Quality of Care May Depend on Nurses’ Health

December 26th, 2017 by Rieders Travis in Medical Malpractice

Unhealthy healthcare workers can be dangerous to your health. For example, nursing is a high-pressure and stressful profession, and nurses are constantly exposed to germs and diseases, so it is no wonder that a recent study found that more than half of nurses reported poor physical and mental health. The study, in the online Journal of Occupational and Environmental Medicine, found depression to be the major concern of responding nurses, with about a third reporting some degree of depression, anxiety or stress.

Unfortunately for patients, nurses who are depressed or in poor health are subject to making medical errors, at a rate of 26 to 71 percent higher than their healthier peers. The National Academy of Medicine has recently acknowledged that burnout, compassion fatigue, depression, and poor work-life balance affect a large percentage of doctors, nurses and other health professionals.

If a nurse or other healthcare worker is impaired by illness or depression, or if a hospital or healthcare facility is not considering the health of their staff and fails to implement strategies to support good physical and mental health in their employees and prevent spread of disease, patients may be injured, sickened or even die as a result.

If you or a loved one has suffered harm or someone has died due to negligence of a medical professional suffering from health problems, you have the right to seek compensation for your losses. The seasoned Pennsylvania medical malpractice attorney Clifford A. Rieders at Rieders, Travis, Humphrey, Waters & Dohrmann knows the courts and the system and what you need to do to increase your chances of winning a good settlement. We offer a free consultation to carefully examine the individual facts in your case and determine the best way to handle it. Put our experience to work for you today by calling 800-326-9259 or by using our online contact form.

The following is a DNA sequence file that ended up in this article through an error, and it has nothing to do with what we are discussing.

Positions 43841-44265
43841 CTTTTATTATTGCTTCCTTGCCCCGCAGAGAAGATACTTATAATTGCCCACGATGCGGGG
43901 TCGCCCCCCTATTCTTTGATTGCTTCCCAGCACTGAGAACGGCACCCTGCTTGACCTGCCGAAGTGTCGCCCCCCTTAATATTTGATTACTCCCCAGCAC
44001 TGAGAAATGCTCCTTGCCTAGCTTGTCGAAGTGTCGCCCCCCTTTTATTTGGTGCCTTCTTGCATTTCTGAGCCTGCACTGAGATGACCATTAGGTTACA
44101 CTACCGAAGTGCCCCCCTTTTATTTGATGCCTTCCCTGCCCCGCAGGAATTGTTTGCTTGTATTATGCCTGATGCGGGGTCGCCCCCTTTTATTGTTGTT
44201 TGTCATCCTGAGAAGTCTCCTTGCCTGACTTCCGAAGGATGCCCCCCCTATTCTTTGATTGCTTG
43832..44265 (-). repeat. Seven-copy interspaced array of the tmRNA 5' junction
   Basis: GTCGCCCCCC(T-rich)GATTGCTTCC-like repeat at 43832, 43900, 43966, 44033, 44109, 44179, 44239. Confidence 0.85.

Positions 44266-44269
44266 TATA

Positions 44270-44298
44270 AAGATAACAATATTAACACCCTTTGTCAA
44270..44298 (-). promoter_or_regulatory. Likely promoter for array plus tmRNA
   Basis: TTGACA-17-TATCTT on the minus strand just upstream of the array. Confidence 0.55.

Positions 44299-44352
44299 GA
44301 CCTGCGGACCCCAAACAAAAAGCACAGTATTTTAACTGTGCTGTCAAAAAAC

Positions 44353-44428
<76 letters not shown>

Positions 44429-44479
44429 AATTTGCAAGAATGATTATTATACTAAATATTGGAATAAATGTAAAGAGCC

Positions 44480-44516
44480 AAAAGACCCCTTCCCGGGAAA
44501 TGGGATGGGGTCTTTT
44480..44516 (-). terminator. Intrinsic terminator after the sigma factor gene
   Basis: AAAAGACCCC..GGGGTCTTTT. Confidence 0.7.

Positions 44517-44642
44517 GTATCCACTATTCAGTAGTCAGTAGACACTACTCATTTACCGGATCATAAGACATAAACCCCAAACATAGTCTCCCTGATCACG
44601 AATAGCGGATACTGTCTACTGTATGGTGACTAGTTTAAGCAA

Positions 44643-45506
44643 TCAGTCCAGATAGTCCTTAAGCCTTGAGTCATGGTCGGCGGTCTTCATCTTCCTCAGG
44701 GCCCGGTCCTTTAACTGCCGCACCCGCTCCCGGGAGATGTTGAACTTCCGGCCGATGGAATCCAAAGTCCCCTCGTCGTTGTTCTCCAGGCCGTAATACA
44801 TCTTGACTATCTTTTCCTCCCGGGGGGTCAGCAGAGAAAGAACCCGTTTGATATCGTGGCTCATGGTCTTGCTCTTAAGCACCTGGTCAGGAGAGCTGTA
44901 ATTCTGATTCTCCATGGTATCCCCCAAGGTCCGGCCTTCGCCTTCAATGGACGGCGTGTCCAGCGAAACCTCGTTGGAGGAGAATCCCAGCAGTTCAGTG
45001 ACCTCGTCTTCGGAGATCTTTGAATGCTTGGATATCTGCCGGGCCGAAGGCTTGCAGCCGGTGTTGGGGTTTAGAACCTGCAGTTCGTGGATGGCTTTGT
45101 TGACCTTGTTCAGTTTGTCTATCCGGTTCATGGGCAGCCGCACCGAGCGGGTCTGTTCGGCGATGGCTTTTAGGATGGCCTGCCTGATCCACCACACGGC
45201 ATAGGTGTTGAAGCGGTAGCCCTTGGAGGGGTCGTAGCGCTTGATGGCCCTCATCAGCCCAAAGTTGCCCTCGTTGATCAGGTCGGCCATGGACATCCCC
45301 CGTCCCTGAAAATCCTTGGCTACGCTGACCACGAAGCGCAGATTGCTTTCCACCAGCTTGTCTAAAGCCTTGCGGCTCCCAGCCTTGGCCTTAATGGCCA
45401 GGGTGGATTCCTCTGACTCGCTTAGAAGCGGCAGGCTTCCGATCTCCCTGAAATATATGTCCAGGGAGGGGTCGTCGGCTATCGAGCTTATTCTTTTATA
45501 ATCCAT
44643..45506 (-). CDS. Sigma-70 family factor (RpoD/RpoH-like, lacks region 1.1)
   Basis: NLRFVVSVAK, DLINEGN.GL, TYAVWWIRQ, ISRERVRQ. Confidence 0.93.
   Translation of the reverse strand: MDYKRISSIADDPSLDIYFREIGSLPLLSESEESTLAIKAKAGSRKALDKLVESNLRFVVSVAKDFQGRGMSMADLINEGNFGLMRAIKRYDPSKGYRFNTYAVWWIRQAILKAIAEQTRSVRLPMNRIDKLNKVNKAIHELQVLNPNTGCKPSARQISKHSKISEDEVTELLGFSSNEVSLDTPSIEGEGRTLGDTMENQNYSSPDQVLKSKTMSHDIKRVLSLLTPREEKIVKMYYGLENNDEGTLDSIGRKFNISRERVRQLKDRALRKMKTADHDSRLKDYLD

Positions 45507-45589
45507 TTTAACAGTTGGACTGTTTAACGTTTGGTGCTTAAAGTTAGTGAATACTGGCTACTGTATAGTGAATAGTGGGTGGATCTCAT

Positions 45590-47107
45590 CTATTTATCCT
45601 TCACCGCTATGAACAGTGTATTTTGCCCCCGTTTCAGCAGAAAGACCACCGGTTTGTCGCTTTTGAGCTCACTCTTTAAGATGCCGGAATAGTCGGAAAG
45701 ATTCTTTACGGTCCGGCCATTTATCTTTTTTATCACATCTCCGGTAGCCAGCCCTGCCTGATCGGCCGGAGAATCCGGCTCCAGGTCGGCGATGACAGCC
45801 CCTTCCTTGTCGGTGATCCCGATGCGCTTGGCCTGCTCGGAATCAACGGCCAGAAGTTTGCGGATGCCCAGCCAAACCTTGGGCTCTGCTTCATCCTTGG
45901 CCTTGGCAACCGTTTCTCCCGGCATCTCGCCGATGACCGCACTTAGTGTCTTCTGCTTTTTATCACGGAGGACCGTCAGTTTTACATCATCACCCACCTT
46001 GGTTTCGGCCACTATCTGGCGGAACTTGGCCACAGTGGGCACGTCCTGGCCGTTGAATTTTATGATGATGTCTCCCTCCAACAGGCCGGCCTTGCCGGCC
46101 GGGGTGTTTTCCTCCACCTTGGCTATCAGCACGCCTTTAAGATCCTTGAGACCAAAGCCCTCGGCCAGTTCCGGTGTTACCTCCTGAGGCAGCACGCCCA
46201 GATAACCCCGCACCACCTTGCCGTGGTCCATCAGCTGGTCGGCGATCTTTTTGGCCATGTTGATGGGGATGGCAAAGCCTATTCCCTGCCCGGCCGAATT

Why the Problem

Nurses, doctors, interns, and other medical professionals often work irregular hours and long shifts that may contribute to fatigue and depression. In addition, healthcare workers are at great risk of contracting and spreading contagious diseases from patients, which they can then spread to other patients, who wind up with a disease that they did not have originally. All too often, healthcare workers resist vaccination, with fewer than half receiving vaccines each year for the common seasonal flu.  Unvaccinated workers who spread the flu can cause tremendous harm, especially when they are dealing with vulnerable patients, such as those in intensive-care units.

According to a 2015 study in JAMA Pediatrics, 94% of clinicians believed working when sick puts patients at risk, but they usually came to work anyway. This was due to reasons such as difficulty finding coverage, being accustomed to working through sickness, and a desire not to let colleagues and patients down. However, JAMA’s editorial staff noted that while healthcare workers are pledged to “do no harm,” they can transmit a variety of infections to patients, and common but untreatable infections like enterovirus and respiratory syncytial virus can prove deadly to patients with compromised immune systems.

What Can Be Done?

The National Academy of Medicine has made clinician well-being a high priority for healthcare quality and safety.  It has been shown that many facility-acquired illnesses can be prevented if healthcare professionals are careful and follow guidelines and stress precautions such as wearing surgical masks and washing their hands frequently.

According to many public health officials, all healthcare workers should be vaccinated. To help, some hospitals use roving carts that bring vaccines to nursing stations and staff meetings. In some facilities, those who refuse to be vaccinated must sign statements acknowledging the risk they are assuming for themselves and for their patients.